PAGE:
Degree Name

BS in Biomedical Engineering


Biomedical and General Engineering Department


Trevor Cardinal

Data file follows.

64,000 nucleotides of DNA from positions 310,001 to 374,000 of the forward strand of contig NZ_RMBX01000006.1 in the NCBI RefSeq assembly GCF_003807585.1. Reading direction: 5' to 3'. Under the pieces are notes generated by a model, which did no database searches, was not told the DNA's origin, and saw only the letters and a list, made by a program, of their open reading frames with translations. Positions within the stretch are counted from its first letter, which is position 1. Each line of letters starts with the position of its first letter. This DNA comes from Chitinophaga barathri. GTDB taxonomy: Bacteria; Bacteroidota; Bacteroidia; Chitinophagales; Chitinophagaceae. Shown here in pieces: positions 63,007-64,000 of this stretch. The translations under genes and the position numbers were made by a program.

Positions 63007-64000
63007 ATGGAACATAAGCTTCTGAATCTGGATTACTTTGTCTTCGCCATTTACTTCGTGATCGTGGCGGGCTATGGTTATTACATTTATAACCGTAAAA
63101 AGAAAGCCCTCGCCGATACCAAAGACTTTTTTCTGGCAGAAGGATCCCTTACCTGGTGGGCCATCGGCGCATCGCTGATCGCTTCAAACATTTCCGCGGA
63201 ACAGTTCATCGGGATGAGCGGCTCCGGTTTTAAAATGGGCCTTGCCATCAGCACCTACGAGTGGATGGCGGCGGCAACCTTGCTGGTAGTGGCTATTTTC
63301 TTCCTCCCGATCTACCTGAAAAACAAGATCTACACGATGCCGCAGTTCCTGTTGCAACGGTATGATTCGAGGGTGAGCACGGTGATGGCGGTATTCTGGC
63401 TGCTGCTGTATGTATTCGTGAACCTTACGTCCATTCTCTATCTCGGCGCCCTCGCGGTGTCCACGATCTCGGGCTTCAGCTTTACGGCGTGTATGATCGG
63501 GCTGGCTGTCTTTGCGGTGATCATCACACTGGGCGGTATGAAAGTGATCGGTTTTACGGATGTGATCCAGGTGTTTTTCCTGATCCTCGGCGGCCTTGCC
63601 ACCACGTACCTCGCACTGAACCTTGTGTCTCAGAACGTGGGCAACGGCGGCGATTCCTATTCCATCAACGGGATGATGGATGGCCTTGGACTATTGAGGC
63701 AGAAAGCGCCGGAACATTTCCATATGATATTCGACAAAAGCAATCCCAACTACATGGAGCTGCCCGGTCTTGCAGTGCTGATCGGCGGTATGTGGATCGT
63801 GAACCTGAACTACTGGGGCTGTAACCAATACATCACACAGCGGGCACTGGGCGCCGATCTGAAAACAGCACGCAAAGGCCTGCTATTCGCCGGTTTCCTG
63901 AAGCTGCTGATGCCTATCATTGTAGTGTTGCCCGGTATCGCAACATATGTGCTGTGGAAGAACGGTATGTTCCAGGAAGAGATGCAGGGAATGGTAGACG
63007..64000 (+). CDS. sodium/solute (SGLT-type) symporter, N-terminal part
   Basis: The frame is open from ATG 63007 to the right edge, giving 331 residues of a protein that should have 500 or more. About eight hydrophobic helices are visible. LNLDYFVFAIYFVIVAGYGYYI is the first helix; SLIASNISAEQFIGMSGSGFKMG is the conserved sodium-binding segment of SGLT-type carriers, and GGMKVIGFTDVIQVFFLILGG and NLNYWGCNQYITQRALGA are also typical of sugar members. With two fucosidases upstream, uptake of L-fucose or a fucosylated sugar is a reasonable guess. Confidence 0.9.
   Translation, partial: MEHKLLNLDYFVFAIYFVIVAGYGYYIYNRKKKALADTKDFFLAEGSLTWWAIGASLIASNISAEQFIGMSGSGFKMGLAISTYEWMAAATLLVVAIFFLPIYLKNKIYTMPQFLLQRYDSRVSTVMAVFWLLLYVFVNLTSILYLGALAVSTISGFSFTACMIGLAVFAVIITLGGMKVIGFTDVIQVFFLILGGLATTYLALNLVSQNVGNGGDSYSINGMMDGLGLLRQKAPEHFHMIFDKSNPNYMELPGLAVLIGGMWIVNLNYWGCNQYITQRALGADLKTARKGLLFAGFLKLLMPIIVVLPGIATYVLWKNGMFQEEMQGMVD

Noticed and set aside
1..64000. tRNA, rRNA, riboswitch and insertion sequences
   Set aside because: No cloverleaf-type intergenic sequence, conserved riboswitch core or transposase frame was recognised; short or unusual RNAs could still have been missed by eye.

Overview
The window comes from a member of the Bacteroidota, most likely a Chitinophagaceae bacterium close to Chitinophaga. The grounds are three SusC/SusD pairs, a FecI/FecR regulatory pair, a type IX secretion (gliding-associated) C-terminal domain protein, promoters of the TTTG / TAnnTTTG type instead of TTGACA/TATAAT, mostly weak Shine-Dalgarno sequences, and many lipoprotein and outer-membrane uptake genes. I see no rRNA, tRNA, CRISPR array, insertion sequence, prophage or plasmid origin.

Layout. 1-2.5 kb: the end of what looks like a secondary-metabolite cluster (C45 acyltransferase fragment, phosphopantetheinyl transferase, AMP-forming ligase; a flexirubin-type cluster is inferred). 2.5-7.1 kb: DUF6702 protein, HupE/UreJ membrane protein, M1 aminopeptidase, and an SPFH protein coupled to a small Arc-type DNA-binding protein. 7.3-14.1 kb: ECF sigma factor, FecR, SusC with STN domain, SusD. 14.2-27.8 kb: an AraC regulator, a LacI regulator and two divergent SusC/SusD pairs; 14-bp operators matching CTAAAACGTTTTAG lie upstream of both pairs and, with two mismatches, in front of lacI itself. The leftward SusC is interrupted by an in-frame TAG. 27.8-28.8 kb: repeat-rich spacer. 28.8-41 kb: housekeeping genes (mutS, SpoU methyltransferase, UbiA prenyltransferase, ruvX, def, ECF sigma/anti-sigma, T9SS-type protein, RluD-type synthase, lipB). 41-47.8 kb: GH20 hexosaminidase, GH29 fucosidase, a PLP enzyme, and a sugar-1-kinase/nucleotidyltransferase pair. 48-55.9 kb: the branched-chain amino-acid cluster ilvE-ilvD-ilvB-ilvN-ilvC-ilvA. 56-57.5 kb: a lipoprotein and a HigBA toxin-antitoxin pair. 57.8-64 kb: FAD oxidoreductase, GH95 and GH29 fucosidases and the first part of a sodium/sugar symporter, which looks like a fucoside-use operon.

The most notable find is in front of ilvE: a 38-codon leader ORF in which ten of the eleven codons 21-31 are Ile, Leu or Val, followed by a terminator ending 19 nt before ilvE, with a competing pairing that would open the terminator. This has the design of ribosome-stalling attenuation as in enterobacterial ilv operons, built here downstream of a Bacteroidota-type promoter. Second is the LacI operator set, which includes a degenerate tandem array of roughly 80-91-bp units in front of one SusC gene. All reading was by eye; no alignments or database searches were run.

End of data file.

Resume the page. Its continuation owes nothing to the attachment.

Peripheral arterial occlusive disease (PAOD) affects approximately 200 million individuals globally. The major underlying cause of PAOD is an inflammatory disease known as atherosclerosis, which results from the build-up of low-density lipoproteins (LDL) in the sub-intimal space. This initiates a complex cascade of events that lead to plaque growth. Plaque growth can then expand into the lumen of the vessel and result in occlusion and/or thrombosis. Symptoms of the disease can include claudication, ulcers, and/or gangrene, although many patients are asymptomatic. Similar to other forms of ischemic disease, risk factors for PAOD include hypertension, diabetes, and smoking. Common treatments include life style changes, antiplatelet therapies, and endovascular and surgical revascularization. Natural bypass surgery is a common revascularization method for patients suffering from advanced stages of PAOD. In this procedure an autologous vein segment is grafted to bypass a section of occluded artery. However, many patients experience restenosis or are unable to undergo such an invasive procedure. New therapies are needed to bridge this gap in patient care. A natural bypass is a healing mechanism that takes advantage of pre-existing vessels by enlarging them to compensate for occluded flow in another vessel. The extent to which these natural bypasses can restore the original flow rate seems to be predicated on the vascular network topology of an individual. Animal studies indicate that microvascular topologies can be either protective or vulnerable to ischemic insult from ischemic diseases, such as PAOD. Mice with highly interconnected (anastomotic) vessel networks experience faster recovery times than those with branching tree –like (dendritic) structures, likely due to compensation mechanisms from redundant supply vessels. Balb/C mice mimic dendritic architecture and experience greater ischemia and reduced hind limb functionality compared with C57BL/6 mice, which are the anastomotic archetype, following hind limb femoral artery ligation. The presence of collateral vessels in the gracilis of Balb/C mice, observed in previous work and confirmed in this study provides evidence that preexisting collaterals alone are not sufficient for improving flow. Evaluating the ability of the gracilis collateral to re-perfuse the distal hindlimb would require perfusion labeling of the endothelium, such as with lectin. The technique for perfusion labeling the gracilis muscle was demonstrated in this study. Promising results were obtained, however further optimization will be needed to improve consistency of the labeling. These findings suggest further investigation into both the nature of impaired collateral remodeling, and the continued optimization of the of lectin perfusion labeling to asses re-perfusion following arterial occlusion.